But then I started stewing. The lawyer had said something about if we were separated, then Steve could do whatever he wanted. So instead of calling Steve, I called Joe, the first sergeant.

Okay, maybe that wasn’t the best idea I ever had. I did tell Joe I didn’t have any evidence that Steve was still seeing Amy. But I wanted to make sure they knew we weren’t legally separated, and I wanted to find out if that made any difference.

Joe said it didn’t matter at all what was happening at home. And he was going to have to talk to Steve because Joe had seen him with Amy during a band trip the previous week. That was when Joe explained to me that this was totally apart from whether Steve was even married. He wasn’t supposed to be showing special preference to a Senior Airman when he’s a Master Sergeant. It’s bad for the whole squadron.

But what was God doing?

Well, another helpful book came my way. I didn’t check it out, and just looked through it at the library, so I don’t even remember the title. But it was written by a woman who had been a mistress in Paris for a few years. She said that wives should never ever be envious of mistresses. They are in a miserable position! The wife gets the best of everything. The man isn’t even proud to be seen with the mistress. The wife gets the house, the kids, the financial support. The mistress gets leftovers.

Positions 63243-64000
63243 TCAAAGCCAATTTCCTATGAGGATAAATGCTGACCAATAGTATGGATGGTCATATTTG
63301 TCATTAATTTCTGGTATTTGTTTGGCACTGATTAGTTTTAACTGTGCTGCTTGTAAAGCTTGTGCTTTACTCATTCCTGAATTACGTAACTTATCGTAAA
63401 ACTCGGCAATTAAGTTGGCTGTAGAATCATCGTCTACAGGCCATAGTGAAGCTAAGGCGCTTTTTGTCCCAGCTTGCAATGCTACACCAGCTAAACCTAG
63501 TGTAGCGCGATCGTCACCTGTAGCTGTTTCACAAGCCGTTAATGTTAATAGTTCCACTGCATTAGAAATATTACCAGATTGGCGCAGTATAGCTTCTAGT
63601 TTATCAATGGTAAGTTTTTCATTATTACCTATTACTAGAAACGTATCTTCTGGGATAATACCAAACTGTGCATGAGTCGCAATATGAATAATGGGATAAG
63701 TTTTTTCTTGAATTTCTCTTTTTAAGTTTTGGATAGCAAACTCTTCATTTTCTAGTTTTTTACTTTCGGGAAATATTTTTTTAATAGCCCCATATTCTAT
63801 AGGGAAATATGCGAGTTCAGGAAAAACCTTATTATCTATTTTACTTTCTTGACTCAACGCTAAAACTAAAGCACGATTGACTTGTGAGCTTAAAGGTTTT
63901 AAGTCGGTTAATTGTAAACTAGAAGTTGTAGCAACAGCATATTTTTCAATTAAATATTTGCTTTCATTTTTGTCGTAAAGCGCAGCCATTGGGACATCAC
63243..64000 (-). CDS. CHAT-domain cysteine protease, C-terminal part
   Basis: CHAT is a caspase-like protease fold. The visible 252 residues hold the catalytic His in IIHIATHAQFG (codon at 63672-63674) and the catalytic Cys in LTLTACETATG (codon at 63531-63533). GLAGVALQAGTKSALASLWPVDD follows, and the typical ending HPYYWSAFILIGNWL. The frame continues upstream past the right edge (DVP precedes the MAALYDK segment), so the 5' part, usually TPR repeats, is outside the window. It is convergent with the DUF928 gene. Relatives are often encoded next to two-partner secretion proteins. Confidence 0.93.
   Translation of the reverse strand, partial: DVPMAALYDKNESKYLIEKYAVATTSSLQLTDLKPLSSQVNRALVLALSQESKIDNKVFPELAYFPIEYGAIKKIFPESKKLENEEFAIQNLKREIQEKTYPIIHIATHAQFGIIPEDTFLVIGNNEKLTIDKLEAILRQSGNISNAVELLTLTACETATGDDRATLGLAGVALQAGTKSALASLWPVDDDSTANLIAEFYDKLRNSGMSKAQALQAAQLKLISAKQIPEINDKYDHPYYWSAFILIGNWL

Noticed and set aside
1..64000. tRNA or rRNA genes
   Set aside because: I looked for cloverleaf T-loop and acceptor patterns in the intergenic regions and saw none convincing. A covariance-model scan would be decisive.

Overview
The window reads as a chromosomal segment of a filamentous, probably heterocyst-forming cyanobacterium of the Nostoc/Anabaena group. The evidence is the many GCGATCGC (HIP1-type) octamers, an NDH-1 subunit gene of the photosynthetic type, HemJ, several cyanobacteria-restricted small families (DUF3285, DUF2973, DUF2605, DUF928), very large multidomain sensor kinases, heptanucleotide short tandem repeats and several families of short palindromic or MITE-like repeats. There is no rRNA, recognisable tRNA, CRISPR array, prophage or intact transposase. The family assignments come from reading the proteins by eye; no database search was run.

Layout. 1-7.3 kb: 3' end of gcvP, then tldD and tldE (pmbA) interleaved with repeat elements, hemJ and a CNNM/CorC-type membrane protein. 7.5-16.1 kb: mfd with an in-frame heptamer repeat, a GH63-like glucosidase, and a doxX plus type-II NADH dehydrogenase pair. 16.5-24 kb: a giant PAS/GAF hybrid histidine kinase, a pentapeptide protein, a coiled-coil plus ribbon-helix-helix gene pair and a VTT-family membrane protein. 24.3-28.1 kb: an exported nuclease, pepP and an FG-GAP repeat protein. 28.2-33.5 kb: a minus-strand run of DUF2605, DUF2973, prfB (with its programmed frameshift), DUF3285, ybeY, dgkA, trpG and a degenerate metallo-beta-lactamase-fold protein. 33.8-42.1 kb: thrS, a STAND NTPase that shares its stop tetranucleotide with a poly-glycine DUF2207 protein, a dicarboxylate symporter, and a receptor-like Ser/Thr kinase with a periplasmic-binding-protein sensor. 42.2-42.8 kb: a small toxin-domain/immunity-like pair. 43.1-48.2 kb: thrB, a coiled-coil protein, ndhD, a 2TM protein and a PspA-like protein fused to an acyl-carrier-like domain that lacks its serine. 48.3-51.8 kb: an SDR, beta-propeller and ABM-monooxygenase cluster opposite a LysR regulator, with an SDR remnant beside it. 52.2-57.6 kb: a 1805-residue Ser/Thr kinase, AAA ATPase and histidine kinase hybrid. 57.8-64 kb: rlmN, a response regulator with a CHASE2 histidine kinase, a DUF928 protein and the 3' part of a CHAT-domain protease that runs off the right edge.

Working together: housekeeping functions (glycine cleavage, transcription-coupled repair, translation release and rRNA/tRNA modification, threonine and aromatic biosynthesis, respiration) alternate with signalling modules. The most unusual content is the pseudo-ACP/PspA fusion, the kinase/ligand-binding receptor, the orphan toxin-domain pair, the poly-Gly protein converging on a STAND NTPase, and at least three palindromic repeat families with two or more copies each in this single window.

That gave me a new perspective! It helped me feel sorry for Amy more than be angry with her. After all, Steve was still spending many evenings and weekends at my house. I’ve always liked public displays of affection because I want my man to be proud to be seen with me. Well, whatever their relationship — Amy wasn’t getting any of that.

I know it was around that time, because in my quiet time journal on November 18, I say, “Thank You for the book I picked up last night that reminded me that Amy’s in a miserable position, with far more reason to be jealous of me than I have to be jealous of her.”

And then Steve’s parents came to visit.

When Steve told me he wanted a divorce, I said okay, but now you have to tell your parents. When he said he was moving out, I said okay, but now it’s public information, and I can tell anyone I want. (In fact, I was upset when he didn’t change his phone number on the band roster right away, because someone called me with a message for Steve and I started crying when I told that person that I didn’t know where Steve was or if I’d see him.)